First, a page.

Hoping to leave the newspaper with a big story, McEvoy investigates the case of an exotic dancer found dead in a car trunk. The police have arrested a 16-year-old gangbanger, but McEvoy connects the murder of the dancer to other murders committed elsewhere.
The killer this time is less artistic than the Poet. The “Scarecrow,” so called because he is hired to prevent intrusions to law firm and corporate computer files, is a crazed computer genius. Being an expert on system intrusions, he is able to both track McEvoy’s actions and thwart his investigation via system hacking.
McEvoy calls in FBI Special Agent Rachel Walling, his partner and girlfriend from The Poet, to assist him in what he believes will be the biggest story he’s covered since the Poet. Like the Poet story, McEvoy becomes part of the story rather than just covering it. The hunter becomes the hunted and McEvoy realizes that he has is being targeted by the Scarecrow.
The story’s backdrop features both the shrinking world of daily newspapers and the growing world of digital technology. Connelly, a former crime reporter for The Los Angeles Times, knows the world of newspapers well and he laments the current state of the business.
In The Scarecrow McEvoy notes that since most of the news has been posted on the Internet, the newspaper might as well be called The Daily Afterthought.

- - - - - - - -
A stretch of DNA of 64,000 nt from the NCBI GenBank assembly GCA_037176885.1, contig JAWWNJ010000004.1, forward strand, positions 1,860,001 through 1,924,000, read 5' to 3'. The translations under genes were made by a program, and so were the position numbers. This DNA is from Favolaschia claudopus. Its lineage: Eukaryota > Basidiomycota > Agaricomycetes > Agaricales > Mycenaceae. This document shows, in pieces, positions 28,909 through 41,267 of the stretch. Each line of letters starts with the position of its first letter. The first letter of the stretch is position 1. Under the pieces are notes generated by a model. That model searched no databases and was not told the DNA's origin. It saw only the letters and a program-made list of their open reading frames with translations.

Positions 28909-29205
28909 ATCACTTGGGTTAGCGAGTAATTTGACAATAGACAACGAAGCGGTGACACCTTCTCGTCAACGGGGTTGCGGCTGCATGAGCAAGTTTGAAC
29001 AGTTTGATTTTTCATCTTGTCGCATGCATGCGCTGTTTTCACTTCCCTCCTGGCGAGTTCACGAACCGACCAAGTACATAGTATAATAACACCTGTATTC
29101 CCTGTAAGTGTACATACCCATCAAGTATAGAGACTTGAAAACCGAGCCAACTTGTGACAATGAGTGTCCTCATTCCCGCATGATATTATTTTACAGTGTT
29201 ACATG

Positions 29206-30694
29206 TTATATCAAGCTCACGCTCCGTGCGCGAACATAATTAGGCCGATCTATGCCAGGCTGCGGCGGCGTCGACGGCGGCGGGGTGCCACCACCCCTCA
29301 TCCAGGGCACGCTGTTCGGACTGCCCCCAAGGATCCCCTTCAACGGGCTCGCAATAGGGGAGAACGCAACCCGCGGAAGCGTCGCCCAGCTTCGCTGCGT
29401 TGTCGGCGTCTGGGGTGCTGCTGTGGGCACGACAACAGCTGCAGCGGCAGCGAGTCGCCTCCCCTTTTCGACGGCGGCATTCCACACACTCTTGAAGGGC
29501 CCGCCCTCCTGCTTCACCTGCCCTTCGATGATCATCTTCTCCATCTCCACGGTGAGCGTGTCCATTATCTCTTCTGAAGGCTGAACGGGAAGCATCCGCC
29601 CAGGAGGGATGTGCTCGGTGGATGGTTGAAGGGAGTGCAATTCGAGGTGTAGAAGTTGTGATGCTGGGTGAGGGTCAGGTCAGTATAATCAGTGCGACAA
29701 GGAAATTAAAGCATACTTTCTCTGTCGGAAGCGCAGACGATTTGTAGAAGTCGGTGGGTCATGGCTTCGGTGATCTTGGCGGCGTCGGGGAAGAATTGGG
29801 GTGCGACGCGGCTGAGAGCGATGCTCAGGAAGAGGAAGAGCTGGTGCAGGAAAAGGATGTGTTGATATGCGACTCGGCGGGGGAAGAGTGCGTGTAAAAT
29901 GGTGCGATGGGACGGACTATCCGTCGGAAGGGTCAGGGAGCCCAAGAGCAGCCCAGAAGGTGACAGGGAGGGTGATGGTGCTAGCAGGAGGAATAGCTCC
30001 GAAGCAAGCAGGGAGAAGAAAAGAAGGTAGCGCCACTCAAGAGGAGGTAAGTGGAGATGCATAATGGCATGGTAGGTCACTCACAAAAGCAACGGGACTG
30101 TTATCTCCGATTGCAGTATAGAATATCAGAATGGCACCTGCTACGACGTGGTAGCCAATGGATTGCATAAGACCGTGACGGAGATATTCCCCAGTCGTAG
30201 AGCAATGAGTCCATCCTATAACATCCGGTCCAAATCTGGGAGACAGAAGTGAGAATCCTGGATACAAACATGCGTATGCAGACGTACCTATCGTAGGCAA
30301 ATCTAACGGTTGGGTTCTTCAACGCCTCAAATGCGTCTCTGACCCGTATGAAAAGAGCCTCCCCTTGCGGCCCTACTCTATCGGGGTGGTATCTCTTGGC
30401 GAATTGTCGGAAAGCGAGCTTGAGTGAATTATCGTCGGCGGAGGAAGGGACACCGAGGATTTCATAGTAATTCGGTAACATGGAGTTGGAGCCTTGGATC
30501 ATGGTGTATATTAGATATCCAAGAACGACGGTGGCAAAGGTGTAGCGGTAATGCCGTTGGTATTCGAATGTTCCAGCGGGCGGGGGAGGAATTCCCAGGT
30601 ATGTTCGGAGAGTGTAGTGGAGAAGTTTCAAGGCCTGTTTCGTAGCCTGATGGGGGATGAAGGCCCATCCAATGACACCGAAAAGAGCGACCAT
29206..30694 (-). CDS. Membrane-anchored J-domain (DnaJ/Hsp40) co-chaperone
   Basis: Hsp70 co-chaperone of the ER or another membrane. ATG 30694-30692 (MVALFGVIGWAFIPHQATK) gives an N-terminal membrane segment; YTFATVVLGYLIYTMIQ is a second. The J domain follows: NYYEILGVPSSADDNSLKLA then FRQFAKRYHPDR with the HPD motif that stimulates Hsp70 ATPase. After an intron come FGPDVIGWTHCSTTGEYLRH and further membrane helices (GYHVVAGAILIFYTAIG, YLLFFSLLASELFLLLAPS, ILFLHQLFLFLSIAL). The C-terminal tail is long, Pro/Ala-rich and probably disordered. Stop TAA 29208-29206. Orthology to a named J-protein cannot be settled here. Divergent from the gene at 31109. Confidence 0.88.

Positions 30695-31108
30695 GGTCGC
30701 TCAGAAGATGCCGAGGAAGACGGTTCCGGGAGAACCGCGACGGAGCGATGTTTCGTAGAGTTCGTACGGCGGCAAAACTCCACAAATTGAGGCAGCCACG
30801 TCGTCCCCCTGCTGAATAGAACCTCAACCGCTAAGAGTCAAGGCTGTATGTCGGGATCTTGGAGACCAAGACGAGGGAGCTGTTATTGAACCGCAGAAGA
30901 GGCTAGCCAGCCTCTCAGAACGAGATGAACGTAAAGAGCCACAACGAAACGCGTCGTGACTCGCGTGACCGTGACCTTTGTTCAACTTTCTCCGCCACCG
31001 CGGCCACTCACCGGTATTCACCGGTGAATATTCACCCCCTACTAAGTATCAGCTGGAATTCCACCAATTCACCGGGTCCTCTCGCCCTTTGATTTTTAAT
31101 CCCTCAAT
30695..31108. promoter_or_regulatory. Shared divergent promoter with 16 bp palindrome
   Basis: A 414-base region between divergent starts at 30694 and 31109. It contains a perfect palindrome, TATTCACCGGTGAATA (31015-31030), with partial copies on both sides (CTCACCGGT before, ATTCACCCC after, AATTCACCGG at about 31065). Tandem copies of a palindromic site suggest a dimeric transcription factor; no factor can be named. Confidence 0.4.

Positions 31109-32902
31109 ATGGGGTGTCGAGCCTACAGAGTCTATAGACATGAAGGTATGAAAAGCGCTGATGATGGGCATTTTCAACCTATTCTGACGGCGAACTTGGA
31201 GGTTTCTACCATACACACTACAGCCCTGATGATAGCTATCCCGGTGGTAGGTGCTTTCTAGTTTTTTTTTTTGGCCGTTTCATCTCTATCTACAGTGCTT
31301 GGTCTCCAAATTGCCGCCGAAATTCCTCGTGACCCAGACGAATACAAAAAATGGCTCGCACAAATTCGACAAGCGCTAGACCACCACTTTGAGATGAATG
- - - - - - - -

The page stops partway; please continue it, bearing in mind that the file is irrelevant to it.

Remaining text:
“At one time the newsroom was the best place in the world to work,” McEvoy explains in the novel. “A bustling place of camaraderie, competition, gossip, cynical wit and humor, it was at the crossroads of ideas and debate. It produced stories and pages that were vibrant and intelligent, that set the agenda for what was discussed and considered important in a city as diverse as Los Angeles. Now thousands of pages of editorial content were being cut each year and soon the paper would be like the newsroom, an intellectual ghost town.”
Connelly is less knowledgeable about computers and technology, but like a good reporter, he has researched this area and he presents a chilling account of the mayhem a person with extraordinary computer skills can cause.
While some fear the government’s intrusion into our lives with security cameras and electronic surveillance (all in the cause of preventing crime and acts of terrorism), I tend to be more wary of the hacker who wreaks havoc on our lives for reasons of larceny or a perverse sense of humor.
Connelly’s hacker-killer manipulates McEvoy by intercepting his e-mails, forging other e-mails from him and by canceling his cell phone service and credit cards. By hacking into various systems the killer learns all about McEvoy.
Connelly’s latest novel is fast-paced, suspenseful and interesting. If you’re interested in crime, you will enjoy this crime thriller.
The late, great film director John Huston once suggested that film makers remake film failures rather than successful films.
But of course most film makers want to bank on the original film's success, so that rarely happens.
Having read news accounts of the remake of The Taking of Pelham One Two Three, I was curious to see the original film again. Thankfully, Comcast Cable TV is showing the classic crime thriller.